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- GDP (PPP):
- $281.8 billion
- 4.5% growth
- 3.2% 5-year compound annual growth
- $8,330 per capita
- Inflation (CPI):
- FDI Inflow:
Morocco’s economic freedom score is 61.9, making its economy the 86th freest in the 2018 Index. Its overall score has increased by 0.4 point, with improved scores for the fiscal health and government integrity indicators offsetting declines in investment freedom and trade freedom. Morocco is ranked 7th among 14 countries in the Middle East and North Africa region, and its overall score is above the regional and world averages.
Low labor costs and proximity to Europe have helped Morocco build a diversified and market-oriented economy. The government is taking additional fiscal and external consolidation measures to boost growth and improve private-sector competitiveness by strengthening public finances and introducing a more flexible exchange-rate regime. A large part of the labor force remains marginalized by inflexible labor laws, and the government has yet to confront other long-standing challenges that require deeper reforms, particularly in connection with the rule of law.
Morocco’s Alaouite royal family dates from the 17th century. A constitutional monarchy with an elected parliament, Morocco has been a key Western ally in the fight against Islamist terrorism. Following popular protests in 2011, King Mohammed VI authorized a commission that proposed constitutional amendments, which were approved by referendum, to increase the prime minister’s power and independence and provide greater civil liberties. The king retains significant power as chief executive. In addition to a large tourism industry and a growing manufacturing sector, a nascent aeronautics industry has attracted foreign investment. The United Nations has monitored a cease-fire between Morocco and the Western Sahara guerrilla Polisario Front since 1991 and conducts ongoing negotiations on the status of that territory.
Morocco has streamlined the process for registration and transfer of property, but rates of land titling and land rights registration are still low. Corruption and extrajudicial influence have weakened judicial independence. Corruption is a serious problem in the executive branch, including the police, and in the legislative and judicial branches. Officials can engage in corrupt practices with impunity.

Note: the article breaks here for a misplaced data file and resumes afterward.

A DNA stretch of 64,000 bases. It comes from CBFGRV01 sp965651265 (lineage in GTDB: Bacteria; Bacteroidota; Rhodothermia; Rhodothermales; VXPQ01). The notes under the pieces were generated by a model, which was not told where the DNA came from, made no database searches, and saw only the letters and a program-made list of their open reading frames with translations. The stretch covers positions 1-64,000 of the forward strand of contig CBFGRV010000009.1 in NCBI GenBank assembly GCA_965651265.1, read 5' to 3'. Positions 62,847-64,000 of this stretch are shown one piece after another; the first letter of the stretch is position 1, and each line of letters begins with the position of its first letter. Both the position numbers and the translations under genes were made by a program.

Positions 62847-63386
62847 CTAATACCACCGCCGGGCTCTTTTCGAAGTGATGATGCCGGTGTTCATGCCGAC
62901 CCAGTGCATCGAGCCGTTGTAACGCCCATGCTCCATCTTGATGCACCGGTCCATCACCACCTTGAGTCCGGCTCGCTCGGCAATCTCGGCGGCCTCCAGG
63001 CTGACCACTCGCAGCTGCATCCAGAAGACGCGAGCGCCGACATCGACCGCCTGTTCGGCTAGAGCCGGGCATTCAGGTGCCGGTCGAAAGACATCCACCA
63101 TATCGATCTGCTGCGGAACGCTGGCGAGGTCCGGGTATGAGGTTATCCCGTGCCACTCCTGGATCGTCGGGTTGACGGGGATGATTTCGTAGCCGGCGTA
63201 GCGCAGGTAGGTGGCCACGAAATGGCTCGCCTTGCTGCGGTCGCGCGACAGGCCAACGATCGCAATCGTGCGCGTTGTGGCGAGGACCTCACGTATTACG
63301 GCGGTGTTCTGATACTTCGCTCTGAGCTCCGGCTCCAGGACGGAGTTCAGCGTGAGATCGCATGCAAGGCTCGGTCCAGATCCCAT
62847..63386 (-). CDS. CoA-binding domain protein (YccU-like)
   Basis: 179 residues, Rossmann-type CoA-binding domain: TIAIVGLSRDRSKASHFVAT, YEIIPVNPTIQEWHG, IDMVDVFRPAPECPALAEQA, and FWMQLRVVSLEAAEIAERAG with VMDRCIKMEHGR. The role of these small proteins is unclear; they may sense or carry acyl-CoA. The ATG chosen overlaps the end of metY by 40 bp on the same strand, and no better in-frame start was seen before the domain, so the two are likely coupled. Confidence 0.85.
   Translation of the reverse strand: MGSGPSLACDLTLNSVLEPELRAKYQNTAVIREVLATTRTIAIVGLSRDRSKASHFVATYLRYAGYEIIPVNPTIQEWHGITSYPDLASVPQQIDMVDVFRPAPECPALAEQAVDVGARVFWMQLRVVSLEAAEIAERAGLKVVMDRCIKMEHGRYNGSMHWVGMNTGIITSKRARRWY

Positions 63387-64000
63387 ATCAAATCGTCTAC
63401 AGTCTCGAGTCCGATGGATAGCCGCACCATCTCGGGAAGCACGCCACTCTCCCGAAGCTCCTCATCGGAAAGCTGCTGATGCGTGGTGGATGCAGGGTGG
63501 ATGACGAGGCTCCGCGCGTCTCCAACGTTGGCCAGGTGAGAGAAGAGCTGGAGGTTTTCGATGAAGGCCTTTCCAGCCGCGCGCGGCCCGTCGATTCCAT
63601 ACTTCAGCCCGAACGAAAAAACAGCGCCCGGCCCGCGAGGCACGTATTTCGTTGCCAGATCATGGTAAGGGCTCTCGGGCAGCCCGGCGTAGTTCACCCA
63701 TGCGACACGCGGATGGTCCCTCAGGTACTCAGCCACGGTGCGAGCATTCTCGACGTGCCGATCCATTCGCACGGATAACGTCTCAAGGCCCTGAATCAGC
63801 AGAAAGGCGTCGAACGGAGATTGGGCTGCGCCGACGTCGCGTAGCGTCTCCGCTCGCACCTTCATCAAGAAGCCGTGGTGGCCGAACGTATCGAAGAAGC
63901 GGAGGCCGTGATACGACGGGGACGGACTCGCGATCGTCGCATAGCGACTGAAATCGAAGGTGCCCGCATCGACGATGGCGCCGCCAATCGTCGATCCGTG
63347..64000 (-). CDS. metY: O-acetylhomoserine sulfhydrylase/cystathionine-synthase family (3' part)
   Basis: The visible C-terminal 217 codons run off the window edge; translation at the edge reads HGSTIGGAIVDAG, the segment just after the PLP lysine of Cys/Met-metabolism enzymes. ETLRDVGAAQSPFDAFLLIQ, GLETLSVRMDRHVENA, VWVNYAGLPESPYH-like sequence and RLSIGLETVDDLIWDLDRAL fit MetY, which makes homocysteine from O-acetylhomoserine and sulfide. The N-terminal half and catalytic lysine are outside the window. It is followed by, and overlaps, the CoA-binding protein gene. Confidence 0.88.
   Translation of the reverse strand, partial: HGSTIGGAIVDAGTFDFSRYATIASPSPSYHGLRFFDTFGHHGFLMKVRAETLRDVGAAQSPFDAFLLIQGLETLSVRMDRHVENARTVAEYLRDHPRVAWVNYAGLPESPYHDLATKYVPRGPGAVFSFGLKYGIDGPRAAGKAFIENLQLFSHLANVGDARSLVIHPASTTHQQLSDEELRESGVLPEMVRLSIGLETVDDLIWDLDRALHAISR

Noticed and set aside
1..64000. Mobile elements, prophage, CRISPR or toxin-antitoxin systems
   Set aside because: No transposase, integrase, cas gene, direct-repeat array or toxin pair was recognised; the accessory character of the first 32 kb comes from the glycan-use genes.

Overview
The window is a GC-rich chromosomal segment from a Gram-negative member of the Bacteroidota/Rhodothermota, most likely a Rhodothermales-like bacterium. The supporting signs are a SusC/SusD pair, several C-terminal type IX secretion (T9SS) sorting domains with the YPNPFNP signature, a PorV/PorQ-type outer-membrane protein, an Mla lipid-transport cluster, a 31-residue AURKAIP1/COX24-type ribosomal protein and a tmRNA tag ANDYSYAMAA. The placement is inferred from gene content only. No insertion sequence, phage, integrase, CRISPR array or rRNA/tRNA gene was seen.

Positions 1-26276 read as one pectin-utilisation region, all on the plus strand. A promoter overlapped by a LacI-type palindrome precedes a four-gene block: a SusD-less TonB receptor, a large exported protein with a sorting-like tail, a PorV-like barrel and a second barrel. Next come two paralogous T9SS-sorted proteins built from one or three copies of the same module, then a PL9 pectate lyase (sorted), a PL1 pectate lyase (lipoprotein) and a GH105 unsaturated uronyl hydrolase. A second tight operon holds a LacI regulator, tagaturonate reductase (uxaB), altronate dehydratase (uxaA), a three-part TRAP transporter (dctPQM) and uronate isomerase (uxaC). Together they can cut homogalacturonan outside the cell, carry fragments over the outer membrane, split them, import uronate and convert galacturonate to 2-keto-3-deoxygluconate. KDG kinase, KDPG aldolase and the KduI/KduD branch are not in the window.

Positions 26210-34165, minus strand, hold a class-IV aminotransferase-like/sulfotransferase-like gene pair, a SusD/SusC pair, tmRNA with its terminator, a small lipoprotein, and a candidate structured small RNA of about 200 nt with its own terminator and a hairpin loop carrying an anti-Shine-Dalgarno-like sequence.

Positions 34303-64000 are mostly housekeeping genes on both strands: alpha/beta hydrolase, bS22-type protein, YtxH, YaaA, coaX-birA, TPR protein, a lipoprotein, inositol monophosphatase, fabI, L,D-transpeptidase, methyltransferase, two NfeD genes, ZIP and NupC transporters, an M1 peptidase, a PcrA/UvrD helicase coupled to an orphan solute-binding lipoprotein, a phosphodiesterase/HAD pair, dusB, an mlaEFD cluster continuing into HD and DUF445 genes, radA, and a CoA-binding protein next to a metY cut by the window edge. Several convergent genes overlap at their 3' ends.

The top individual income tax rate is 38 percent, and the top corporate tax rate is 30 percent. Other taxes include value-added and gift taxes. The overall tax burden equals 24.6 percent of total domestic income. Over the past three years, government spending has amounted to 31.4 percent of total output (GDP), and budget deficits have averaged 4.4 percent of GDP. Public debt is equivalent to 64.7 percent of GDP.
Morocco made the procedures for setting up and registering a private business easier again in 2016, but it made dealing with construction permits more difficult. The labor market lacks dynamism, and firing a worker is usually costly. Although the government has eliminated fuel subsidies, it has maintained subsidies on basic goods such as flour and sugar in an attempt to preserve social stability.
Trade is significant for Morocco’s economy; the combined value of exports and imports equals 80 percent of GDP. The average applied tariff rate is 2.8 percent. Nontariff barriers impede trade. Government openness to foreign investment is above average. The financial market, dominated by a competitive and growing banking sector, is fairly well developed in comparison to other economies in the region.